By Jurisic A.

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**Example text**

2-17, which is an Euler graph. Suppose that we start from vertex a and trace the path a b c. Fig. 2-17 Arbitrarily traceable graph from c. Now at c we have the choice of going to a, d, or e. If we took the first choice, we would only trace the circuit a b c a, which is not an Euler line. Thus, starting from a, we cannot trace the entire Euler line simply by moving along any edge that has not already been traversed. This raises the following interesting question: What property must a vertex v in an Euler graph have such that an Euler line is always obtained when one follows any walk from vertex v according to the single rule that whenever one arrives at a vertex one shall select any edge (which has not been previously traversed)?

CONTENTS PREFACE 1INTRODUCTION 1-1What is a Graph? 1-2Application of Graphs 1-3Finite and Infinite Graphs 1-4Incidence and Degree 1-5Isolated Vertex, Pendant Vertex, and Null Graph 1-6Brief History of Graph Theory Summary References Problems 2PATHS AND CIRCUITS 2-1Isomorphism 2-2Subgraphs 2-3A Puzzle With Multicolored Cubes 2-4Walks, Paths, and Circuits 2-5Connected Graphs, Disconnected Graphs, and Components 2-6Euler Graphs 2-7Operations On Graphs 2-8More on Euler Graphs 2-9Hamiltonian Paths and Circuits 2-10The Traveling Salesman Problem Summary References Problems 3TREES AND FUNDAMENTAL CIRCUITS 3-1Trees 3-2Some Properties of Trees 3-3Pendant Vertices in a Tree 3-4Distance and Centers in a Tree 3-5Rooted and Binary Trees 3-6On Counting Trees 3-7Spanning Trees 3-8Fundamental Circuits 3-9Finding All Spanning Trees of a Graph 3-10Spanning Trees in a Weighted Graph Summary References Problems 4CUT-SETS AND CUT-VERTICES 4-1Cut-Sets 4-2Some Properties of a Cut-Set 4-3All Cut-Sets in a Graph 4-4Fundamental Circuits and Cut-Sets 4-5Connectivity and Separability 4-6Network Flows 4-71-Isomorphism 4-82-Isomorphism Summary References Problems 5PLANAR AND DUAL GRAPHS 5-1Combinatorial Vs.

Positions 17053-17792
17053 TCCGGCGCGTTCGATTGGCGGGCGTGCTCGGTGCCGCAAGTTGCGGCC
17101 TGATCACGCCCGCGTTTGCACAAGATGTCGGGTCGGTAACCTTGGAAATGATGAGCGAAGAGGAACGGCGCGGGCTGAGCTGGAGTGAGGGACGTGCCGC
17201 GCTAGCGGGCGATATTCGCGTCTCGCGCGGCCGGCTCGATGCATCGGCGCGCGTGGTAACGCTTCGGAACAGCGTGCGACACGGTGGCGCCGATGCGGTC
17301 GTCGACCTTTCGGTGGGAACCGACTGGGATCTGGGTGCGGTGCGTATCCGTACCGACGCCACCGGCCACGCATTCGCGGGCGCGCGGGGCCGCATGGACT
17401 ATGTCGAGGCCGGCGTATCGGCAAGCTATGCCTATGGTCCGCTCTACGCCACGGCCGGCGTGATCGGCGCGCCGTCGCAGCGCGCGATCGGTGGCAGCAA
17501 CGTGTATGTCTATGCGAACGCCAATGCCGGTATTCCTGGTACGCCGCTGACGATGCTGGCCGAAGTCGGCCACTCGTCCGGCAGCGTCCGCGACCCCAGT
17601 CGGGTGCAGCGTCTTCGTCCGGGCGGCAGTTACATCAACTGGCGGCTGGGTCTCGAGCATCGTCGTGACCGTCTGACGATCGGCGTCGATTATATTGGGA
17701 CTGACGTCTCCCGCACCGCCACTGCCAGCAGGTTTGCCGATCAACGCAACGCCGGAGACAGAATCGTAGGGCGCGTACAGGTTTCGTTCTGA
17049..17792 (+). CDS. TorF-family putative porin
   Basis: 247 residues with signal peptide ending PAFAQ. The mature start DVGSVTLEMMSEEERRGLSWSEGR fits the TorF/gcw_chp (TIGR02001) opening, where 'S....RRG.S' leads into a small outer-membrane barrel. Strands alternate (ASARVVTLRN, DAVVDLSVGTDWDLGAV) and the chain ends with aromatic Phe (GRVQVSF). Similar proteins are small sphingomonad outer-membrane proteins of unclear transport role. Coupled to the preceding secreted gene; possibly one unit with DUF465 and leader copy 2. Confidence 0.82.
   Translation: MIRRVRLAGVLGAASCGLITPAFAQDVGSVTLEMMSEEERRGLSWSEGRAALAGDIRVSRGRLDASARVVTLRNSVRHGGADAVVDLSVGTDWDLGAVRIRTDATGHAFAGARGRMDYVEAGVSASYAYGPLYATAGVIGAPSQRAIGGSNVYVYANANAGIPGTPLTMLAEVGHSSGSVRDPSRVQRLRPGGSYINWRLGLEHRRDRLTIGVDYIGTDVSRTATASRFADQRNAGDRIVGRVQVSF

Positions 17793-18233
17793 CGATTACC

For instance, the two graphs shown in Fig. 2-4 satisfy all three conditions, yet they are not isomorphic. That the graphs in Figs. 2-4(a) and (b) are not isomorphic can be shown as follows: If the graph in Fig. 2-4(a) were to be isomorphic to the one in (b), vertex x must correspond to y, because there are no other vertices of degree three. Now in (b) there is only one pendant vertex, w, adjacent to y, while in (a) there are two pendant vertices, u and v, adjacent to x. Finding a simple and efficient criterion for detection of isomorphism is still actively pursued and is an important unsolved problem in graph theory.